South Africa had been coming 2nd for 4 tournaments taking home the silver medal in 2000, 2008, 2012, and 2018, and this year it finally took home the gold medal. Striker Hildah Magaia scored twice to lead her country to victory 2-1 against Morocco.

The Atlas Lionesses (Source: football256.com)

There were top performances and goals from the different countries participating. Some players stood out including the Moroccan captain Ghizlane Chebbak, Nigeria Rasheedat Ajibade, and South African Hildah Magaia who have been the tournament’s top scorers. Cameroon’s Ajara Nchout and Nigeria’s Sumayah Komuntale also shined by their performances.

Congratulations to the champions the Banyana Banyana of South Africa, and to all the women who proudly represented their countries at the tournament and made us happy.

East African Words in the English Dictionary

Oxford English Dictionary

Drum rolls…  the Oxford English Dictionary has just selected 200 new words from East Africa to be part of its new edition. We all remember the 2020 Oxford English Dictionary which had introduced 29 Nigerian words to its lexicon. This year’s edition features the addition of almost 200 words from East African countries such as Kenya, Tanzania, and Uganda. Given that Swahili is the lingua franca in all three of these countries (to a smaller extent in Uganda), it is no surprise that the words added have a strong Swahili origin. The words added include: Asante Sana (thank you very much), pole sana (sorry), Kanga (cotton fabric from East Africa), Chapo (thin pancake eaten for breakfast), Nyama Choma (roasted/grilled meat), collabo (collaborate), tarmac (to work the streets in search of a job; job huntic), jembe (not to be confused with djembe drums – hand tool shaped like a hoe used for digging), sambaza (to send mobile phone credit to someone), duka (small neighborhood store sharing all sorts of goods)…  Isn’t it marvelous how each culture adds to another? With the growth of the Swahili language and its inclusion in schools across the continent, it is no doubt a forward strategy of OED to include these, even though a bit late in my opinion. Since the introduction of Nigerian words into the Queen’s English Dictionary, I have been wondering if these new words actually get used in England, Australia, or other places where English is spoken, or does their use remain just local, and the addition is more of a ‘political’ play on diversity?  Enjoy from the OED website.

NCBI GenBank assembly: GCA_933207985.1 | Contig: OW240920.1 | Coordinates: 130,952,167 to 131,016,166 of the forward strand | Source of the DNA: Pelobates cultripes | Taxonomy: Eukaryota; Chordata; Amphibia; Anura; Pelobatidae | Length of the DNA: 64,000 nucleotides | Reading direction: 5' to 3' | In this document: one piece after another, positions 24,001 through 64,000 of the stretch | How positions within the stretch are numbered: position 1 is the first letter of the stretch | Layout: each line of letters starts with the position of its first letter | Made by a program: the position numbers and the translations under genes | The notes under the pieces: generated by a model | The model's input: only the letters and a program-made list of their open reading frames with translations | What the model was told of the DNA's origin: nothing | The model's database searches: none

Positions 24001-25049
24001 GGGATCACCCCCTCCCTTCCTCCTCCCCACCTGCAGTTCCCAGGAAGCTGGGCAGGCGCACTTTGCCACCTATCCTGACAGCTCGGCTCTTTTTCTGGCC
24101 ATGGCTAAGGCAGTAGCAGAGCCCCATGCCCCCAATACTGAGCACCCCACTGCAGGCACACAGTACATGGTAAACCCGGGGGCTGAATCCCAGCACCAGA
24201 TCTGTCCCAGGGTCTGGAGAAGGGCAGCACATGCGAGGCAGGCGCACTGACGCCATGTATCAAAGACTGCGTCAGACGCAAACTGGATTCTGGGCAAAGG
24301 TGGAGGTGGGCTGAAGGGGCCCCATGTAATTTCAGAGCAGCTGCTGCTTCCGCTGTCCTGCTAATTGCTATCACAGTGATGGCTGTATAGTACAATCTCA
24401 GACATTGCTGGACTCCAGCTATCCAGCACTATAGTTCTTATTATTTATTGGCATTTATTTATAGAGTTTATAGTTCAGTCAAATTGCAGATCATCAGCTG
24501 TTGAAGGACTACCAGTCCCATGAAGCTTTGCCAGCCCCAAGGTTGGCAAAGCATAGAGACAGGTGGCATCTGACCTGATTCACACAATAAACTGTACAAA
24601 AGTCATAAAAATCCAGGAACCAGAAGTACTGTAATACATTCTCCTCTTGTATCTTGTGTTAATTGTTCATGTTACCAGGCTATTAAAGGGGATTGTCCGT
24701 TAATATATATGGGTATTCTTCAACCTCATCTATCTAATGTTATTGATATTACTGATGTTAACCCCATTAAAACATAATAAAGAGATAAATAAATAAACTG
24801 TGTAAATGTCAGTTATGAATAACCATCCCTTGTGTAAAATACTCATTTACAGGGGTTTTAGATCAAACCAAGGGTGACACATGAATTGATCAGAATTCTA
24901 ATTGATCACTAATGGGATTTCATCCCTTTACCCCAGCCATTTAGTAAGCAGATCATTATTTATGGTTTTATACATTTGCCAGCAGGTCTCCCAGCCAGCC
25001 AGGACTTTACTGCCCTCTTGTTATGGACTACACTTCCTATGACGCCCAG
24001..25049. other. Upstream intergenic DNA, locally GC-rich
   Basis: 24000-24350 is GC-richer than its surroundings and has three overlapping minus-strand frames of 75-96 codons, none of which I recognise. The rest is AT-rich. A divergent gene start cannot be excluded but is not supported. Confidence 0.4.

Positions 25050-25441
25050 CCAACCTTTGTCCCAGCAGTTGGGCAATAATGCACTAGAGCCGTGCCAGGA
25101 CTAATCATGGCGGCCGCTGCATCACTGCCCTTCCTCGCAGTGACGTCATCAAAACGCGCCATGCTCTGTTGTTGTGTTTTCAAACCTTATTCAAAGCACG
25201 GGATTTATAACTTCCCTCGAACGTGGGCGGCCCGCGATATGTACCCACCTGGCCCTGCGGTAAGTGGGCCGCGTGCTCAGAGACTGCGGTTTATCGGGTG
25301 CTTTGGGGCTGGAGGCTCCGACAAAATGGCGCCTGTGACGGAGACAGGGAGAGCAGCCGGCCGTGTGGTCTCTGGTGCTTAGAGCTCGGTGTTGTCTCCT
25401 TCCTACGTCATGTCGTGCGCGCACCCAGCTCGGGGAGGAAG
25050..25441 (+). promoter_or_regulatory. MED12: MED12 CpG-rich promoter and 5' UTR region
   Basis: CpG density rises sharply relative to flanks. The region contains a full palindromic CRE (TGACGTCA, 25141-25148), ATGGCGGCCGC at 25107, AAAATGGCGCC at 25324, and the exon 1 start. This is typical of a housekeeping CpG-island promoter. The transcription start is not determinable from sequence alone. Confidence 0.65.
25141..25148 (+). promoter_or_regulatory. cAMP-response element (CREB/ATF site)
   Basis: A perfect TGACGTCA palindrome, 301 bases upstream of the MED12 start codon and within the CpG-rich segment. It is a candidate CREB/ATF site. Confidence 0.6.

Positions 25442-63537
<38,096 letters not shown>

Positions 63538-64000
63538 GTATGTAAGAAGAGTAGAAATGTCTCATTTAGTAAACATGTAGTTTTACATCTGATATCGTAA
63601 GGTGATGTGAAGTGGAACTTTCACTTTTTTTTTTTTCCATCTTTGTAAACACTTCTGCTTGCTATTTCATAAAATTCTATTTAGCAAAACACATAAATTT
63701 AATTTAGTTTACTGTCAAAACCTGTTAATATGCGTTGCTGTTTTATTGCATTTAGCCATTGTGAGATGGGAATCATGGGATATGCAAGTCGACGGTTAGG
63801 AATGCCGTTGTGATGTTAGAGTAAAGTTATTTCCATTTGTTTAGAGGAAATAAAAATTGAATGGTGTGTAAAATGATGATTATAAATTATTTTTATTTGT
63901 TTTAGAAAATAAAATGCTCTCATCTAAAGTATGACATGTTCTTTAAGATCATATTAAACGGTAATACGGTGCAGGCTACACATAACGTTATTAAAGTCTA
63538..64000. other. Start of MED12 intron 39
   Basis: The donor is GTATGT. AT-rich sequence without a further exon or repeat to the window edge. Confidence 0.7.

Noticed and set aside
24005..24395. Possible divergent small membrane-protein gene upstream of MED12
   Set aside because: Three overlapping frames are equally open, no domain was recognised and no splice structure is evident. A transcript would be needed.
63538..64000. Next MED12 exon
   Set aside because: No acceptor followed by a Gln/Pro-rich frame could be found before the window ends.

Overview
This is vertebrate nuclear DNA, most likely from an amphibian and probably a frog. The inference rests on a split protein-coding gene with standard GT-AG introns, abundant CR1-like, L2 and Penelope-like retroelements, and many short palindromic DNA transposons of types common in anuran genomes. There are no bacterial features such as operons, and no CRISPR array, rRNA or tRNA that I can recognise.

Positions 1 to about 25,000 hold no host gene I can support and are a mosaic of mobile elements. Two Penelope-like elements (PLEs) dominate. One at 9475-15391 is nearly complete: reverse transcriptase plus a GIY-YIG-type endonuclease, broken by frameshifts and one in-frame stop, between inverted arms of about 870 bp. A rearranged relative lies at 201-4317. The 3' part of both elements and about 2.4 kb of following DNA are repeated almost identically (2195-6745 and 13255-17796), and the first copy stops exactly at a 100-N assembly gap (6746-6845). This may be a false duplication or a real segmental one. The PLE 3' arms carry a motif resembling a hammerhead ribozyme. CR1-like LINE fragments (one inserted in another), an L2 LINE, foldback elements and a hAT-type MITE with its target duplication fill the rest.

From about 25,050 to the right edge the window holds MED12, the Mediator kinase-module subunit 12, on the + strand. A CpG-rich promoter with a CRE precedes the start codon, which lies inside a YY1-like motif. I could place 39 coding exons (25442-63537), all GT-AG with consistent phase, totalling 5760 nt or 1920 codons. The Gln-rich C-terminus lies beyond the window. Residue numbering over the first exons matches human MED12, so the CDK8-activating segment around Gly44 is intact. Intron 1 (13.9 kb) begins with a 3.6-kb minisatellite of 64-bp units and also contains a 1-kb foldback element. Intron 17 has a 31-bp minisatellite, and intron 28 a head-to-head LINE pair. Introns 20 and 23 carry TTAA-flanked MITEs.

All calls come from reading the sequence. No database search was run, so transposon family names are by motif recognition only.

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Region in East Africa where Swahili is spoken (linguisitics.illinois.edu)

Recent OED updates have included a significant number of new entries from South Africa and Nigeria. In this quarterly update, the OED continues to broaden its coverage of words from English-speaking Africa, with the publication of close to 200 new and revised entries for East African English. These additions and revisions are for words used chiefly or exclusively in Kenya, Tanzania, and Uganda, three countries which share a common Anglophone background despite their differing colonial histories.

Something else that Kenya, Tanzania, and Uganda have in common is their lingua franca, Swahili, and indeed several of the new and revised entries in the East African update are borrowings into English from this language. This includes the oldest of the new entries in this batch, jembereferring to a hoe-shaped hand tool used for digging, which is first attested in an article by British explorer Sir Richard Francis Burton published in the Journal of the Royal Geographical Society in 1860. Over a hundred years later, renowned Kenyan writer and academic Ngũgĩ wa Thiong’o used the same word in his historical novel A Grain of Wheat, first published in 1967.

One of the newest words in this batch is also a Swahili loan word: sambazaa verb originally used to mean ‘to send mobile phone credit to someone’, but now used more generally to mean ‘to share or send something’. …

Flag of Kenya

Other borrowings in this batch include Swahili forms of address such as mwalimu ‘teacher’ (first attested 1884), as well as Bwana (1860) and its abbreviation, Bw (1973), a title of courtesy or respect prefixed to the surname or first name of a man. There are also expressions and discourse markers of Swahili origin such as asante sana (1911) ‘thank you’, pole sana (1966) ‘sorry’, and ati (2010) ‘as someone said; reportedly, allegedly’.